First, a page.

Gerard Lawson, ACA’s 66th president

This is an exciting time of year for students at every level who are looking forward to spring break. We are also entering the season of college admissions decisions. That can be a season of celebration for college-bound students, but it can also be a time of frustration and despair for those whose plans begin to unravel as they read, “We regret to inform you …”

Isn’t that emblematic of the work that school counselors do across the board? They are there for the celebrations and for the heartache. And they do so much more.

Some of you have heard me tell a story about an especially observant high school counselor who noticed something about me that led to the discovery of a mild/moderate learning disability. I was tested for and diagnosed with dyslexia as a sophomore in high school, and that changed the trajectory of my academic career — and, indeed, my life. I went from a socially awkward teenager, repeating algebra for the third time, to regularly giving presentations to hundreds of people and teaching multivariate statistics. That is the kind of difference that school counselors make every day.

I often describe professional school counselors as the first and last layers of a safety net put in place to protect kids. School counselors are often the first to recognize that something isn’t quite right for a student, and they are able to intervene early to help those students stay on their academic trajectory. School counselors are so embedded in the fabric of their schools that teachers, administrators, coaches and caretakers know that if something is amiss, their best resource is just down the hall. They are also the last layer of the safety net. For kids with whom everything else has been tried — and who may be running out of options — school counselors remain tireless advocates. They ensure that every child has the opportunity to achieve his or her mental health, academic and career goals.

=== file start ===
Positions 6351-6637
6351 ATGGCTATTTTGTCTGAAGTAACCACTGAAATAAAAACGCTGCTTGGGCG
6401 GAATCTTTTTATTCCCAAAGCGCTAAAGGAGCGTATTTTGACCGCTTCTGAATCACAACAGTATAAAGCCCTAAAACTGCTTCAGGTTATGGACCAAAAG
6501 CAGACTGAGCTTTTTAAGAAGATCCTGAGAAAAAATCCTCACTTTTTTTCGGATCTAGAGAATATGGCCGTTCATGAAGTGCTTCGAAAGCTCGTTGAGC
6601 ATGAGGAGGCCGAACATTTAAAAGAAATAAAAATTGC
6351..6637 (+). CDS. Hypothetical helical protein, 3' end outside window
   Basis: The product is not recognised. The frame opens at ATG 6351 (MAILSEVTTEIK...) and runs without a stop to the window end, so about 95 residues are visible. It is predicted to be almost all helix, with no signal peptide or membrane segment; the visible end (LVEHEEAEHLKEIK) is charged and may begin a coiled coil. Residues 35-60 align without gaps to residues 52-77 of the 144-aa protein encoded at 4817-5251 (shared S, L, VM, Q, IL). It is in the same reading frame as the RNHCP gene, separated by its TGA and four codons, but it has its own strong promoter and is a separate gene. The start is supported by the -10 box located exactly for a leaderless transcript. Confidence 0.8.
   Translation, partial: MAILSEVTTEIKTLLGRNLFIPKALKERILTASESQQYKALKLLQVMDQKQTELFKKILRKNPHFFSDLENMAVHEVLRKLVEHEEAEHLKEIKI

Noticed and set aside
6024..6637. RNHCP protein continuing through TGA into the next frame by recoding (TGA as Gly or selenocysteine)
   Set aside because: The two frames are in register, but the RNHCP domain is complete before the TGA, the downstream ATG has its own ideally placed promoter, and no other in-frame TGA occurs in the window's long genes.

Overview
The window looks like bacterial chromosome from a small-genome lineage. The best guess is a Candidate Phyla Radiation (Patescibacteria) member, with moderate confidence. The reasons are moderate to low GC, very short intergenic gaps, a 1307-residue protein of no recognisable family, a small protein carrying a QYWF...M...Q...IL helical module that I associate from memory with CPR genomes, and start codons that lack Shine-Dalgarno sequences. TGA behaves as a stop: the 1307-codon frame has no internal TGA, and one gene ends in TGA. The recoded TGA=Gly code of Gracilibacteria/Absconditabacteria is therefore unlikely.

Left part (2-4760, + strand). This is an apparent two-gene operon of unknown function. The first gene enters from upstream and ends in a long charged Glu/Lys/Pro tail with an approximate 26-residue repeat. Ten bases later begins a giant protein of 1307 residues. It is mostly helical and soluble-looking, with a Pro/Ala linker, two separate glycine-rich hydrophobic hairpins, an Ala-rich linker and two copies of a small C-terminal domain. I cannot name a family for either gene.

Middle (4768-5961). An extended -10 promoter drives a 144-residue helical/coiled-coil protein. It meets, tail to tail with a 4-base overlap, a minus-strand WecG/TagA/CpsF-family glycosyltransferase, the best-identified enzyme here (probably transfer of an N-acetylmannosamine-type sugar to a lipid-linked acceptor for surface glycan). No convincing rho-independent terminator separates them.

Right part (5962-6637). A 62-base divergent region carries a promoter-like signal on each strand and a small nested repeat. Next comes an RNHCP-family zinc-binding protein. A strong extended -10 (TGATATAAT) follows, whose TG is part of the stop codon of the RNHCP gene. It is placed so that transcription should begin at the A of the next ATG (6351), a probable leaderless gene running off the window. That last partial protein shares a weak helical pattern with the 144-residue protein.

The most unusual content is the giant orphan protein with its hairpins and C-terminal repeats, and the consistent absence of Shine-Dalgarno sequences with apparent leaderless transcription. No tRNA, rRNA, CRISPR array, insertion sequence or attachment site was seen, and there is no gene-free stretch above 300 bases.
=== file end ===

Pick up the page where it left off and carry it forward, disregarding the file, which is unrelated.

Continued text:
There is no denying that the world of school counselors is very different today than when I was in high school. That just makes my admiration for my school counseling colleagues grow even more. Today’s school counselors must be able to handle suicide prevention, threat assessment, challenges with students’ home life, stresses associated with academic performance and so much more. In a time when community resources are dwindling, school counselors step into the gap, because the alternative is unacceptable.

Author John Green (Paper Towns, The Fault in Our Stars) is quoted as saying, “You do not need to be a student or have a child who is a student to benefit from public education. Every second of every day of your life, you benefit from public education.” I don’t have kids, but every day I see the importance of the passionate work of school counselors and how this work improves my community and neighborhood. I marvel at the dedication, compassion, resourcefulness and resilience of professional school counselors. That is why I attend Legislative Day in my home state of Virginia to advocate for school counseling issues and why I speak out when people try to minimize or trivialize the work that school counselors do. It is hard to overstate how important highly qualified and dedicated school counselors are to our quality of life — regardless of whether you have students in school.

So, for my school counseling friends in this spring of the year, I hope that the celebrations far outnumber the consolations for your students, and I hope that you get to enjoy some rest and relaxation over the all-too-brief break. No one deserves it more than you. If you are not a school counselor, find one and hug them (with their permission). They make this world a better place every day.